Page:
A terrific redesign to kick off the journal’s 40th year. I love the new look and feel (decidedly less stodgy; easier to hold and read; appealing new shape, beautiful cover and page layouts). Prose – seven stories and five essays – is what held my attention most vividly in this volume, beginning with Elizabeth Benjamin’s beautifully composed prose in “Scarce Lit Sea” (“A year after he said see you soon out the window of his truck, he returned to me, in the night as he had always come, either by water, his boat striking the sharp brown rocks, or on foot, whistling bird calls from the trail.”). Stories by Karl Harshbarger, Whitney Ray, Sarah Colvert, Amma Gautier, Ben Fountain, and Kirsten Clodfelter couldn’t be more different from Benjamin’s, or from each other, but all are solid and satisfying in different ways and for different reasons, making the short fiction in this issue especially appealing.
Harshbarger recreates an era (1940’s), a particular working environment (canning factory), and a distinctive narrating voice who talks directly to the reader (“But for reasons that are beyond you and me, that never happened”), with skillful precision, deliberate sarcasm, and an acute sense of detail. Gautier’s story about a rift between friends traveling together, centered on racial/ethnic/gender issues, is short, smart, and surprisingly moving for its intentions. Guatier’s adept at manipulating a casual tone (“Nina’s only Jewish when she wants to be, only when it counts”) to relate a serious message in a way that does not feel didactic. Colvert, too, offers a tale of working class life in “Slice of Meat Pie,” a slice of romance gone rancid as the main course. She has a good ear for natural dialogue and an uncanny way of making a very short, straightforward sentence seem like much more than the sum of its parts.
In addition to very good stories, this issue features Part One of a three-part play, “Purvis,” set at the White House by Denis Johnson, whose characters are Lyndon Johnson, J. Edgar Hoover, John Tillinger, Baby Face Nelson, and other notable figures. An introductory note explains that Purvis (1903-1960) was in charge of the agency that would be become the FBI and later, let go by Hoover who had originally appointed him, headed up the advertising campaign for Post Toasties cereal. Here is a brief excerpt from the drama:
JOHNSON: We’ve got Andromedans athwart our women.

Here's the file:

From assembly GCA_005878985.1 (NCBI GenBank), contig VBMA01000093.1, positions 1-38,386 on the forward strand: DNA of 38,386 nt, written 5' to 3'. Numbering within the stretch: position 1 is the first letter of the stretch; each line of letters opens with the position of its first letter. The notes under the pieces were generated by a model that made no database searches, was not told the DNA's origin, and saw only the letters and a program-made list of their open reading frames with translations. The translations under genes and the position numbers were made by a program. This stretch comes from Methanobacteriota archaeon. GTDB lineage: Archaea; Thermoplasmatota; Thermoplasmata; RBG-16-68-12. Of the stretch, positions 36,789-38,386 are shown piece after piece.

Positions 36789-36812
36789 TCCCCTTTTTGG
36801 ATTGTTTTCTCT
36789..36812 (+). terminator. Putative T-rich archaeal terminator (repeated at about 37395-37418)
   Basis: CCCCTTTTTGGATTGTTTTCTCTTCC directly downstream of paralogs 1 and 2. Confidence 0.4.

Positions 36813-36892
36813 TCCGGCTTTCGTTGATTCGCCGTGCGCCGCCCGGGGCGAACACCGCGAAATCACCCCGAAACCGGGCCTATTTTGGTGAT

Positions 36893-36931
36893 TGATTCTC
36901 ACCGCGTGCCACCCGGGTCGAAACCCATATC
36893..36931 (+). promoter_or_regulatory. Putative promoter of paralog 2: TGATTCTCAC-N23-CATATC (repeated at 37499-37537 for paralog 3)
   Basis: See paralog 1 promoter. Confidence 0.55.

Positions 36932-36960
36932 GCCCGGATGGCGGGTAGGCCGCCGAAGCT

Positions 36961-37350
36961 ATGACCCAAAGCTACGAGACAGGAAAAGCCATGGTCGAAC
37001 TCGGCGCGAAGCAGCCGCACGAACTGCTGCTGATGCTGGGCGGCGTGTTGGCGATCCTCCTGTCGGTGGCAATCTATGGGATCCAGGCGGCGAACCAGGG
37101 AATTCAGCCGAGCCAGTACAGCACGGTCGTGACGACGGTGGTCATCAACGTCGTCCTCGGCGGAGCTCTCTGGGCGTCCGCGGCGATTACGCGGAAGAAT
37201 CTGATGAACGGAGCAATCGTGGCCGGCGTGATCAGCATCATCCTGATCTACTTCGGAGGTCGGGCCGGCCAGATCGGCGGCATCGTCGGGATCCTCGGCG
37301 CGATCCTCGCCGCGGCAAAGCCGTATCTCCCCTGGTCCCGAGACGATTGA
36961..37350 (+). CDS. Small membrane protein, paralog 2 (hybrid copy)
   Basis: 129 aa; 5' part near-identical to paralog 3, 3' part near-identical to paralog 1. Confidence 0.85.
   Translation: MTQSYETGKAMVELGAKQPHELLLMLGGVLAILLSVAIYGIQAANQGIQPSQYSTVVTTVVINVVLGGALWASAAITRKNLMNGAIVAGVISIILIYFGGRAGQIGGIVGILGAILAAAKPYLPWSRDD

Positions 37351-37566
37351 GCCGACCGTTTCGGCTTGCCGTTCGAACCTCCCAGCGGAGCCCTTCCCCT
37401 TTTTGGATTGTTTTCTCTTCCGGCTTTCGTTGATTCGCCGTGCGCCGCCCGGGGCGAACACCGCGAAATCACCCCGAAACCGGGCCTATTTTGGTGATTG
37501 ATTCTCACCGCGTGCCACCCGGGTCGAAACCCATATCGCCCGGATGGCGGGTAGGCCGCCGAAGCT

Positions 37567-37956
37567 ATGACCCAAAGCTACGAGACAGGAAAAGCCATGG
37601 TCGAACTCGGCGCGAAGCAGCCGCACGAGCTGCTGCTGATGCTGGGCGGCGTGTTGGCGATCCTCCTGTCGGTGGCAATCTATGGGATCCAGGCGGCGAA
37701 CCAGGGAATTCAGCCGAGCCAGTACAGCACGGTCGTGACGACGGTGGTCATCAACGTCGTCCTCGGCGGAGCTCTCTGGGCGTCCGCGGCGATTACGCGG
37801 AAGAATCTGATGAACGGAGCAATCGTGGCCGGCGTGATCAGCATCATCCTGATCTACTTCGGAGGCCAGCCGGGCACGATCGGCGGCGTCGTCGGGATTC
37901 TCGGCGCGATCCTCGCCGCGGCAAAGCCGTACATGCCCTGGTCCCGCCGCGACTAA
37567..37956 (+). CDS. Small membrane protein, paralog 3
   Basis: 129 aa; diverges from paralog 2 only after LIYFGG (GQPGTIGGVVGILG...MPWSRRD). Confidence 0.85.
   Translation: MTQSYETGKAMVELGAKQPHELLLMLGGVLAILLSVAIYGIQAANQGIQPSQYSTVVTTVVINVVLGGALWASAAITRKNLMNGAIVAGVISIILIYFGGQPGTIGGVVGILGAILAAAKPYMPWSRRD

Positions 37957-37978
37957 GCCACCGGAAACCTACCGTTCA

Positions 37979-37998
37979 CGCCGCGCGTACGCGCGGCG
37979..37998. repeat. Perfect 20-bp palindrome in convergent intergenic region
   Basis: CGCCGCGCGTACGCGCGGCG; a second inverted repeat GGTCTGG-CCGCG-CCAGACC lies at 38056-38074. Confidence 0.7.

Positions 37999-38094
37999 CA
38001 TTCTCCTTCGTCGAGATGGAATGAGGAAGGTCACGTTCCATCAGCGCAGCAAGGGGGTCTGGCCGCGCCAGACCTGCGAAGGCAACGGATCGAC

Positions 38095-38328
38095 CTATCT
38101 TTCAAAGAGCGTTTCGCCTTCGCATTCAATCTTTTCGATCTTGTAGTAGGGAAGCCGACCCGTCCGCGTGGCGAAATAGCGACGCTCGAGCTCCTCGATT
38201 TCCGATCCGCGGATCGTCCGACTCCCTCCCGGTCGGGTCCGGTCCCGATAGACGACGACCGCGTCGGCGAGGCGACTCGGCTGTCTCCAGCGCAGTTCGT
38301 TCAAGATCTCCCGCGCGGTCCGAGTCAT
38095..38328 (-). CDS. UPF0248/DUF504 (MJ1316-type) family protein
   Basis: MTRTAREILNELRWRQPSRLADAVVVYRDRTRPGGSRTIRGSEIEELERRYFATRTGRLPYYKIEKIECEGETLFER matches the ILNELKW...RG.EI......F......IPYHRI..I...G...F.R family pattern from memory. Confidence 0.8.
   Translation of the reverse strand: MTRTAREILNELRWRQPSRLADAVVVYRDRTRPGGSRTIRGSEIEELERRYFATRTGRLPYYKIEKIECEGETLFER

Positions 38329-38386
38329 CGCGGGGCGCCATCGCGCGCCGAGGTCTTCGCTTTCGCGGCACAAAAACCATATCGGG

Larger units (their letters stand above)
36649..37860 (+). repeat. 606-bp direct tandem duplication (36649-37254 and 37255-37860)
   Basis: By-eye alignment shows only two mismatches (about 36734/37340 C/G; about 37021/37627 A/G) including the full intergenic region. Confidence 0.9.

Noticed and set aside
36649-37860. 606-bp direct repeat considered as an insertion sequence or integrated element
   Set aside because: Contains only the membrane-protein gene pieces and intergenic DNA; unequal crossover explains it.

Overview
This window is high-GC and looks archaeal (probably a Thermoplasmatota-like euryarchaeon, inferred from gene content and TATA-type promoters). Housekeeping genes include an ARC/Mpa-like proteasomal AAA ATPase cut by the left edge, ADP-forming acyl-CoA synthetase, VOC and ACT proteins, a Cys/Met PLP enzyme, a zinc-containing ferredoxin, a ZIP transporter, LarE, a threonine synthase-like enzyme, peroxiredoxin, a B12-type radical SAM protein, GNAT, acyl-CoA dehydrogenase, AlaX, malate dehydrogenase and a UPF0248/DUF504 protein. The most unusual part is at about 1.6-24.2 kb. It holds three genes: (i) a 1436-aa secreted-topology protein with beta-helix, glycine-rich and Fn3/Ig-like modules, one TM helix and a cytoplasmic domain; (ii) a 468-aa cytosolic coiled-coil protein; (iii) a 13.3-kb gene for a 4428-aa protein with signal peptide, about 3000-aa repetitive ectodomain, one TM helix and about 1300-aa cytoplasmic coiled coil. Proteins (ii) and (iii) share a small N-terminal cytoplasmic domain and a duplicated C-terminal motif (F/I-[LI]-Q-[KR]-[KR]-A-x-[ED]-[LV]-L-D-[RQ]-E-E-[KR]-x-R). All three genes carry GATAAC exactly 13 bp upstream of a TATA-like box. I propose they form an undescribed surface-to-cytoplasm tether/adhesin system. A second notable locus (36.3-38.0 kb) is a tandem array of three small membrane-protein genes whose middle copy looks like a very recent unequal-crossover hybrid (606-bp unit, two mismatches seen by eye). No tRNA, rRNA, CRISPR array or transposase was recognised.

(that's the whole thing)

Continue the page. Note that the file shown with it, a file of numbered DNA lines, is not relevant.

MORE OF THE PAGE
They breed with Mormon females to make monsters.
Stick your spyglass in amongst that mess.
HOOVER: My fondest vision is to ma the hairs
And very capillaries of the least
Significant citizen and begin a file.
To tongue and probe the grossness in the soul
Of every enemy of the American dream.
The issue’s essays are more earnest in tone than either the fiction or the play, and include Geoffrey Hill’s writing about literary critic Newton Arvin; childhood memoirs by John T. Price and Ryan Van Meter; and an account of an accident and hospital experience by Steve McNutt. Intriguing are two unusual short essays by Stephen Kuusisto, “Essay Written at 2 A.M.,” written in short fragments of 1-5 lines over 3 pages (“I have decided to write while lying bed” the essay begins), and “The Lottery Sellers,” which looks like a prose poem, two short paragraphs (“They will be gone by now the blind lottery sellers of Athens, swept from the streets in time for the Olympics”). I like both these forms and Kuusisto’s witty voice very much.
Of course, there is plenty of poetry, work by Bob Hicok, Geoffrey Hill, Matthew Rohrer, Marvin Bell, Timothy Liu, Sharon Dolin, and Mary Leader, among others. Modes, tone, diction, and voices vary wildly from Hailey Leithauser’s “Failure of Forewarning” (“A man and a woman are walking / down the street, although it might be better / for the story if the man and woman / were walking into a bar) to John Rybicki’s “I Watch Her Ride Around the Deli” (“The body is fire and it’s saying / its language high and soundless // It manifests as a force of nature, / as if God could attach // a silencer to the wind, or teach a river / to hush its warble over the rocks).
A “conversation” with nationally syndicated radio host Michael Silverblatt, creator of Bookworm, rounds out the issue, which concludes: “I feel like I’m in Oz when Glinda kisses Dorothy, because I never knew what to do or what to be or how to be anything, and none of the stuff that I’m describing to you involved more than being, than diligently developing, this strange person I am.”